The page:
The Militia Won the Backwoods during the Revolutionary War
After the Revolutionary War, many soldiers received land grants in Georgia for service rendered. The struggles and hardships, Continental Army and Local Milities, drew farmers and planters alike off their land for the great cause of freedom. The days of the Indian instruction to add a fish to each hole in the field to nourish corn had long passed. Before the war even began, soils were depleted of vital nutriets and money crops like tobacco and cotton had to be rotated. That meant that land lay fallow for several years before replanting. Meanwhile, several generations of the same families were still occupying the old home place. It was time for the new generations to move on. And this is exactly
what they did. In 1781, General George Washington, commanded a force of some 17,000 French and Continental troops, and marched on Yorktown where he commenced a siege against British General Lord Charles Cornwallis. When Local Militia Protected CommunitiesClues into Military Names and Ranks: Clinch Militia of 1861Protected by the MilitiaProtected by the MilitiaThey Fought Guerrilla WarfareBattle of Bloody MarshCapt. Andrew Danielly
Three Gordon Brothers
Three Gordon brothers settled in Crawford County and purchased large tracts of land adjoining one another. James Gordon built a brick home above a spring which was later owned by his grandson. Thomas Gordon located across the creek just above the spring where the Indians had a council cabin (a double log house) on the present Lafayette Pike. This must be Beaverdam Creek near the site of the old Creek Agency. It is also the site where the young men of the section came together during the Civil War and organized a company of 110 men with Clark Gordon as captain. At the close of the war Clark Gordon was promoted to the rank of Colonel. The brothers had a worthy father, Thomas Gordon, who served during the Revolutionary War as a private in the 6th Virginia Regiment.
The Creek Agency Reserve
Benjamin Hawkins came into this area in 1803 and developed a compound on the Flint River.
The compound included a shop and plantation, which became known as the Creek Agency Reserve. The site was located near Macon and doubtless served as one of the forts along the frontier during the Creek War of 1812 to 1813. Although Hawkins was well liked by the local Creeks, he believed that he could persuade the natives to embrace an European-American way of life. He settled disputes and resolved many issues concerning white settlements in Creek territory. When he died at the Reserve in 1816. he was replaced by David B. Mitchell.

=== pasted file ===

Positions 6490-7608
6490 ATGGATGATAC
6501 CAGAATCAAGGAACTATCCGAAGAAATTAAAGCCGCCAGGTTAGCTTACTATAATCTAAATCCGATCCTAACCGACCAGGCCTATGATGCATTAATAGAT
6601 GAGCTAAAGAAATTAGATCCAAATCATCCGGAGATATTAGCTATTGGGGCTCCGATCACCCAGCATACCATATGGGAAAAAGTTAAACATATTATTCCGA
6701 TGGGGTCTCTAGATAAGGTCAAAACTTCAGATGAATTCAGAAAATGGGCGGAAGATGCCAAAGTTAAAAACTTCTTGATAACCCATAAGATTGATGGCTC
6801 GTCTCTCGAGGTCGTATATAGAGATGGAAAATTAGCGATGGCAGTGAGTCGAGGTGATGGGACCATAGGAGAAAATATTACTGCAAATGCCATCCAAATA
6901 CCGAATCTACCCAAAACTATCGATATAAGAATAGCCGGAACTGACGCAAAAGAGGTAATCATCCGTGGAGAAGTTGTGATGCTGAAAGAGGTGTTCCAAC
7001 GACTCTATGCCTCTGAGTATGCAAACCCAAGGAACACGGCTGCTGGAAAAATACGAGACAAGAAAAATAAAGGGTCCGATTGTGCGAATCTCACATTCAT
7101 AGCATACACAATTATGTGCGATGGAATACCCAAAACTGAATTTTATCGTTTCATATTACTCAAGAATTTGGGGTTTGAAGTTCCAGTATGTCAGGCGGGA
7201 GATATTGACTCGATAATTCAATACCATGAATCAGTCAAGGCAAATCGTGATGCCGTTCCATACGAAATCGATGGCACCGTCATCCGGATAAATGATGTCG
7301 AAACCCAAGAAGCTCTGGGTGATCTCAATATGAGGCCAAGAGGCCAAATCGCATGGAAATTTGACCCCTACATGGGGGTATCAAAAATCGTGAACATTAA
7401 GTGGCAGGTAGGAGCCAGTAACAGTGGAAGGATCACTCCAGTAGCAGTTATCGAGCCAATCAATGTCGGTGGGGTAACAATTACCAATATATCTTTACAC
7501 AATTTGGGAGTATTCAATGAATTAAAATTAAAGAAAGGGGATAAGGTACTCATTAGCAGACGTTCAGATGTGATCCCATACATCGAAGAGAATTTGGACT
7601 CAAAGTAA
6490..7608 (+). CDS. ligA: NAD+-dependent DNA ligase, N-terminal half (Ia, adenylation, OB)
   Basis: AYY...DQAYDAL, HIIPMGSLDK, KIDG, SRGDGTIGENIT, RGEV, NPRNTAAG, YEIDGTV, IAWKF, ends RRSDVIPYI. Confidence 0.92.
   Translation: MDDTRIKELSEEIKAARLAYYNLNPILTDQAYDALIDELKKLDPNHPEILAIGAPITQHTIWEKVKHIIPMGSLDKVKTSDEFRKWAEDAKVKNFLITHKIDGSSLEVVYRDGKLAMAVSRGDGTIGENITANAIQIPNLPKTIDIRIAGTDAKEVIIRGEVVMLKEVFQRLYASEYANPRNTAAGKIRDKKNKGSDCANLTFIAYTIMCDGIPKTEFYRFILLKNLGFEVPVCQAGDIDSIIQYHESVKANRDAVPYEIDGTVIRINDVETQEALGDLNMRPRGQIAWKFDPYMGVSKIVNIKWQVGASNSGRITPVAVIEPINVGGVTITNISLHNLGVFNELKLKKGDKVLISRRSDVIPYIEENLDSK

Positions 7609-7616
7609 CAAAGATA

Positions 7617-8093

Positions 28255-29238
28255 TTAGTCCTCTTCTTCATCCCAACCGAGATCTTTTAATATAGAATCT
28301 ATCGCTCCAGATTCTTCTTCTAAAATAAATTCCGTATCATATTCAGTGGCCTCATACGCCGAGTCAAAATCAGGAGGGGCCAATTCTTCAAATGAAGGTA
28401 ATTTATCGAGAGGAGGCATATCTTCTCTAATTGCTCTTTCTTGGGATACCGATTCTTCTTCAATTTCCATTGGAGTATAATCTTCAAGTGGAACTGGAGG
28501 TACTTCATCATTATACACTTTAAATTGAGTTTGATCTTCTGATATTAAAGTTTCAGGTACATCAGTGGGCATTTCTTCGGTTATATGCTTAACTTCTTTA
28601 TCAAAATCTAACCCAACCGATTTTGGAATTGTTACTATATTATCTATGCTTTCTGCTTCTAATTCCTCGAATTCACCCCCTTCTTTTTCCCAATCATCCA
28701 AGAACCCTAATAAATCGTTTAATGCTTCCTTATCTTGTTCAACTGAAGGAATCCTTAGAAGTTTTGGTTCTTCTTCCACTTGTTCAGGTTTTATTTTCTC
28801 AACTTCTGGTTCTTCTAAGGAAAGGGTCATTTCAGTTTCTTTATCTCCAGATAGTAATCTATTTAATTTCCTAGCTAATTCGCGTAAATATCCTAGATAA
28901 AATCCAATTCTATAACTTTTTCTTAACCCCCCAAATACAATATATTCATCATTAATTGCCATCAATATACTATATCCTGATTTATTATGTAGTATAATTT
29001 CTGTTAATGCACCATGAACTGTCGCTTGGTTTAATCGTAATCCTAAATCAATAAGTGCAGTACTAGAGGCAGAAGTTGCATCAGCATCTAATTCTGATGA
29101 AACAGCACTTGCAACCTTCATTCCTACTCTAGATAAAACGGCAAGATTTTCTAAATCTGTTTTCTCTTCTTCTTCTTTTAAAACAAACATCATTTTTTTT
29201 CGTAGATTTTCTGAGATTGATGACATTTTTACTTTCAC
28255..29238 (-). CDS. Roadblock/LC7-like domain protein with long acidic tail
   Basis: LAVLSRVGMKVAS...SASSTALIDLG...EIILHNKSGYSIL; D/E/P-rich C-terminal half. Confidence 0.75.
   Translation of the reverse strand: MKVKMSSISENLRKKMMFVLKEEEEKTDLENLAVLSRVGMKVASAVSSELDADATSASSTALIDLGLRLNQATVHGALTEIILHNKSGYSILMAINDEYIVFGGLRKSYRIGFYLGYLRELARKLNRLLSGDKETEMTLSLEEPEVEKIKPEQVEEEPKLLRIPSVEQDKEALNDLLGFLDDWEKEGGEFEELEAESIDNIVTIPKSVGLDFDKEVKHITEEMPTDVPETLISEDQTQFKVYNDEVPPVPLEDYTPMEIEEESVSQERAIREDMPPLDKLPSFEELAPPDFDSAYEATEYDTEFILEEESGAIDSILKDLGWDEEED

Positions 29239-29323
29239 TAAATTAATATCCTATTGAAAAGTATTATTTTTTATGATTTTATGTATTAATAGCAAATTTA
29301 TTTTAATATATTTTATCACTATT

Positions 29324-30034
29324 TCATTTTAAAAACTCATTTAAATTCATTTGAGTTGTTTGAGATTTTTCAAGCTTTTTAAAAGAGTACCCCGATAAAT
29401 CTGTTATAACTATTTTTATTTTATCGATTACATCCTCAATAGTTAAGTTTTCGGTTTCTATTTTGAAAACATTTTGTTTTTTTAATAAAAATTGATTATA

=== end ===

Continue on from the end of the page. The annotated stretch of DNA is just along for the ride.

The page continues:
Native Americans were frequently having war with other tribes. Some of the smaller tribes (or losers) were swallowed up and lost in identify. They were frequently on the move. Records were not kept of births, deaths, etc. They did not marry white women, but sometimes captured them as slaves. There are a few published journals on the Gutenburg.org website written by slaves. The story told of life among the Indians during the 18th century was that after the capture the tribes were always on the move or having war with other tribes. White families had no chance of retrieving their women. Benjamin Hawkins, a Creek agent in Georgia during its colonization, kept his own journals. Thus, the materials to be examined are those kept by Indian Agents (if one can find such items) who wrote in English and sometimes clarified the English version of an Indian name. These agents were in Charleston, South Carolina and Savannah, Georgia where all of the records survive. I strongly recommend reading the deeds and affidavits (colonial writing) to gain a historical knowledge of the times and discover more information. Interestingly, there are affidavits (given by co-pirates) in Charleston concerniing the capture of the pirate, Captain William Kidd! Samuel Eveleigh of Charleston widely traded with the new Georgia Colony, and there is information to be gathered about his adventures. The wealth of information found in early deeds and minutes of the court provide a bounty of undisclosed iinformation.
Experienced Genealogists Research in Several States
All of a person's ancestors did not reside in one State. After coming to this country, they moved around with great regularity.
That is because land was so important to survival. The habit of allowing fields to remain fallow for two years or more was helpful, but not enough. A good rich, loamy soil was required to sustain generations of families. In Virginia, it was tobacco which quickly depleted the soil, and soon as ther American Revolution, families were on the move. Genealogists, look to the land grants of these soldiers (for service) and subsent land lotteries in Georgia. Many families drew and won land in the lotteries, according to the number of persons in the family. That is why it is important to examine Tax Digests, which list the number of acres and the county. We trace the movement of our ancestors through deed records, tax digests, land grants and lotteries. As families moved along, it becomes necessary to examine the county records everywhere that they resided. This is where marriage records were recorded, deeds given, and estates probated. Also, a close examination of local cemeteries and churches is indicated. Why? Because burial records and church registers also tell the story. Georgia Pioneers has a vast collection of county records and includes the states of Alabama, Georgia, Kentucky, North Carolina, South Carolina, Tennessee and Virginia. It is easy to search from one state to the next using the same portal.